published Friday, September 9th, 2011

Ex-chief says Atlanta schools had no ‘culture of cheating’

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    In a Feb. 20, 2009 file photo, Beverly Hall, Atlanta superintendent of public schools, holds up her award after she was named the 2009 Superintendent of the Year at the American Association of School Administrators' National Conference on Education in San Francisco. Longtime Atlanta schools chief Beverly Hall has been lauded nationally as a model superintendent for turning around a struggling urban district. But the Jamaica native is retiring under a cloud of suspicion from allegations of widespread cheating in the 50,000-student district and accusations by a former employee that she ordered a cover up of test tampering. Hall is set to leave her job on June 30, just days before state investigators are expected to announce the results of a yearlong probe into whether educators changed answers on students' tests. (AP Photo/Paul Sakuma, File)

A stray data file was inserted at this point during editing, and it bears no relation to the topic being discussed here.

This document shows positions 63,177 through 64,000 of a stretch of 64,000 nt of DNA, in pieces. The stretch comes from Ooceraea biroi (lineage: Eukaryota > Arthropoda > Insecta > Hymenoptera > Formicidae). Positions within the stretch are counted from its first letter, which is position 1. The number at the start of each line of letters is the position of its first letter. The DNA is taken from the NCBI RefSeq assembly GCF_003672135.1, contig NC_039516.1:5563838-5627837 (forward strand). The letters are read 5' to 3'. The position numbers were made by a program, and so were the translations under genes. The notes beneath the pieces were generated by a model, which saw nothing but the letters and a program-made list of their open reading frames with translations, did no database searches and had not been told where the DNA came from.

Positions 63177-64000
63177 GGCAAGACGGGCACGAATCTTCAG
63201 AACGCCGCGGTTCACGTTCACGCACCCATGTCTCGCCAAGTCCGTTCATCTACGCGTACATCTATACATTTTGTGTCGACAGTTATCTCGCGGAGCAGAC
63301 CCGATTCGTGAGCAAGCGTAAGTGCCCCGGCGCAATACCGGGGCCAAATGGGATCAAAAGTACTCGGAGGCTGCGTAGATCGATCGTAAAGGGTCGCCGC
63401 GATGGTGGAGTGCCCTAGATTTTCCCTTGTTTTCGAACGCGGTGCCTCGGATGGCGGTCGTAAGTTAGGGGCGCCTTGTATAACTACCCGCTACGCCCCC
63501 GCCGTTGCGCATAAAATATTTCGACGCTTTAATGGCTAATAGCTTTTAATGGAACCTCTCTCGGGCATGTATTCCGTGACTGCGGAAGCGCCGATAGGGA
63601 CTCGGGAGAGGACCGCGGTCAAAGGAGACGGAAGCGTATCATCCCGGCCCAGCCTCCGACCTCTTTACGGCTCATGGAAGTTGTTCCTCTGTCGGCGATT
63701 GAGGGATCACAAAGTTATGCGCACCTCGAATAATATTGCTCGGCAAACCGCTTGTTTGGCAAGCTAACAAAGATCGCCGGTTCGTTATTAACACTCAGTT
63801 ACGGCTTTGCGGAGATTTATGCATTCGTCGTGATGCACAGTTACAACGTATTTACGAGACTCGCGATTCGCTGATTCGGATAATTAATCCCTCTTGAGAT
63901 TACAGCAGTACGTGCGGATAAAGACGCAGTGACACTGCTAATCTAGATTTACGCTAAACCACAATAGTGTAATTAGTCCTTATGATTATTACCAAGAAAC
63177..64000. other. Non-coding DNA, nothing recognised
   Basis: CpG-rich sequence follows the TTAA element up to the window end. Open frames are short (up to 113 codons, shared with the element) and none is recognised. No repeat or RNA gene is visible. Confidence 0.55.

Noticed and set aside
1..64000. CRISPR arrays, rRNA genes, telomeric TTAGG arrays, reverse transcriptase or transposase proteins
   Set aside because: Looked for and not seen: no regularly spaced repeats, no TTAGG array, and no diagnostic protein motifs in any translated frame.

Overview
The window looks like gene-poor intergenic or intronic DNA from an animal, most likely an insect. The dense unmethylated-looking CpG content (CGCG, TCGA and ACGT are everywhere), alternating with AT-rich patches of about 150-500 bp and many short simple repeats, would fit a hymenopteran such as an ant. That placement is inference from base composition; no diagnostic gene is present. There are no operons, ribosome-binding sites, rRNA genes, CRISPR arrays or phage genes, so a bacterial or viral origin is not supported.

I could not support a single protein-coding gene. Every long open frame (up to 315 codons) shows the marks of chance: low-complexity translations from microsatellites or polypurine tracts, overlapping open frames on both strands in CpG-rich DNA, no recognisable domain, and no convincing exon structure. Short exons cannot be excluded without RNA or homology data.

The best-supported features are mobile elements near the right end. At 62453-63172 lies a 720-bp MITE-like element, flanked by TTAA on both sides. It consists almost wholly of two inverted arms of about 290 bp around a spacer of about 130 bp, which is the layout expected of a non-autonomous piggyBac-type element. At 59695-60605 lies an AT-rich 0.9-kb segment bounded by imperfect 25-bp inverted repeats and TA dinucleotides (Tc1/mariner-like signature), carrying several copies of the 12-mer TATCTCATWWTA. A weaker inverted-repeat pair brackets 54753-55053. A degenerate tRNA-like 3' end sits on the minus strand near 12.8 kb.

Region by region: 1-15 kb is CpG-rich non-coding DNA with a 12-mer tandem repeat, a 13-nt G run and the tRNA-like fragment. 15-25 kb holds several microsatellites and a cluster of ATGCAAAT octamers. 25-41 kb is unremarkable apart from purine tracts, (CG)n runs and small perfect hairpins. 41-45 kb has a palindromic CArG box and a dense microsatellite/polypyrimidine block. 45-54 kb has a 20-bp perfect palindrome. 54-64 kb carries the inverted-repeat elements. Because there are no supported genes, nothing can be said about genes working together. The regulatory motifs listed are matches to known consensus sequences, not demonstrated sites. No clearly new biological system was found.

ATLANTA—Former Atlanta Public Schools Superintendent Beverly Hall said she still doesn’t believe there was a “culture of cheating” in the district.

Hall told The New York Times in an interview published Wednesday that she “can’t accept” the allegations in an 800-page investigation released by the state in July. The actions of the 178 educators accused of widespread cheating in the report were “horrific,” but they represent a small fraction of the 3,000 teachers who work in the district, Hall said in her first interview since the cheating probe was made public.

The report also blames Hall for the scandal, saying she either knew or should have known that teachers were changing answers on students’ tests or giving students answers. Investigators found that Hall created a culture of “fear and intimidation” where teachers were expected to produce results by any means necessary.

“The Beverly Hall as they characterize me is foreign to me,” said Hall, 65. “[It’s] just crazy to me.”

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